Bulimia is an illness that often begins in early adulthood and affects more than 5% of college women.

Modern treatments for bulimia have a high rate of recovery. Improvement in symptoms and mood are often seen in the early weeks to months of effective treatment.

Most bulimics are nearly normal or a bit over their ideal weight. Almost all share an intense longing to be thin and a fear of fatness.

Bulimia is often associated with anxiety or depression, guilt, shame, moodiness and isolation. It is sometimes associated with substance abuse or other risky or self-harming behaviors.

Bulimia is a confusing term because it comes in many forms. The most frequent type of bulimia is a cycle of binges, guilt and fear of weight gain, purging, dieting and then another round of binges.

The usual form of purging is self-induced vomiting, but some bulimics misuse laxatives, usually not realizing that they do not remove any calories.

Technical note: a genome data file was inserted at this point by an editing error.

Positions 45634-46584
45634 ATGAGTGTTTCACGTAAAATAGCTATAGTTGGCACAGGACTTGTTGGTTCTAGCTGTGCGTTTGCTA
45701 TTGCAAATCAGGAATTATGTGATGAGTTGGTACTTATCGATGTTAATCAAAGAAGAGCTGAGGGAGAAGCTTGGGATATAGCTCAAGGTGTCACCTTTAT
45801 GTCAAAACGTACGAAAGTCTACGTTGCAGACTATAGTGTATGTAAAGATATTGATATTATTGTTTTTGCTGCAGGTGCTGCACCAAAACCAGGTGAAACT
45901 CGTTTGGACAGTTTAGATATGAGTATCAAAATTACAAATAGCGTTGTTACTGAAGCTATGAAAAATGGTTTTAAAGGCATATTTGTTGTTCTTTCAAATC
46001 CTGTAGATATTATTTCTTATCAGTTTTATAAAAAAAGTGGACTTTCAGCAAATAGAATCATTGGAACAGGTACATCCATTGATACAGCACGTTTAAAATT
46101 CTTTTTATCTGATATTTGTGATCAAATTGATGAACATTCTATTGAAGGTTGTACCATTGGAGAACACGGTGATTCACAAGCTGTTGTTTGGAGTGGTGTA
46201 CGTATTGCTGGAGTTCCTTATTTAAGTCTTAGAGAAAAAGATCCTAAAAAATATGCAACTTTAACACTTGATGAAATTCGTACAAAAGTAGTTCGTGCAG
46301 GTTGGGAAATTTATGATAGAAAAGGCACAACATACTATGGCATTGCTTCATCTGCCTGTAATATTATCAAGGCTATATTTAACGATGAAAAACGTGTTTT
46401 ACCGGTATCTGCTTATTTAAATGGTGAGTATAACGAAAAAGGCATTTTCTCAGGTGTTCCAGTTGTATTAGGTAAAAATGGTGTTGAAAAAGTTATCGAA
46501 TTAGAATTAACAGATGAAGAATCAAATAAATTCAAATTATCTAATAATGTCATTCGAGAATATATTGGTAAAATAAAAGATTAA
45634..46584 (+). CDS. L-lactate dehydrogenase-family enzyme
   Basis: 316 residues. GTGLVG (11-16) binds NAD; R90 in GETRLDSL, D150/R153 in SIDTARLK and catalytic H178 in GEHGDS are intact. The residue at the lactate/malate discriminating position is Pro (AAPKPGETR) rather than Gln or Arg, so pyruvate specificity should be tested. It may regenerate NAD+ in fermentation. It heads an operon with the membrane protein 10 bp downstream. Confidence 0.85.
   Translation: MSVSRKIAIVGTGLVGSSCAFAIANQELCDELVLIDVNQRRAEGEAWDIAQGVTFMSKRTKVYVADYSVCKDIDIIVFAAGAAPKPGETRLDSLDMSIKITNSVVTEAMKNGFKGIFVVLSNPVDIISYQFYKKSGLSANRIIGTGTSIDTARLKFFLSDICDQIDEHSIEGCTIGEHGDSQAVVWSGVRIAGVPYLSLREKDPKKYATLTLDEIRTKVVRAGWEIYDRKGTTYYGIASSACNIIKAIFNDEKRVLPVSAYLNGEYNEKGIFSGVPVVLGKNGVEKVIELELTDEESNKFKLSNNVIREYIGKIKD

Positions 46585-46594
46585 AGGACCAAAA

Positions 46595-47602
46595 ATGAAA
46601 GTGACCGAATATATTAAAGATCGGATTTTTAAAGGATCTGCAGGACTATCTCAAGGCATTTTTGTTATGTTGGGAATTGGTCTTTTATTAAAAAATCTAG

Other groups with bulimic behaviors include:

Non-Purging Bulimia - Marked by binges, either in volume or perception, followed by strict dieting and/or exercise to avoid weight gain
Purging Disorder - People with self-induced vomiting but without a preceding binge
Bulimic Subtype of Anorexia - Half of women with anorexia nervosa binge and purge as a part of their anorexia. They have bulimic behavior but are significantly low in weight.

Bulimia is a highly curable illness and treatment does not require weight gain. In fact, because calories are absorbed from each binge despite purging, in our experience many women with bulimia actually lose weight with treatment. Those who have abused laxatives need special care to avoid rebound water retention when they are changing behaviors.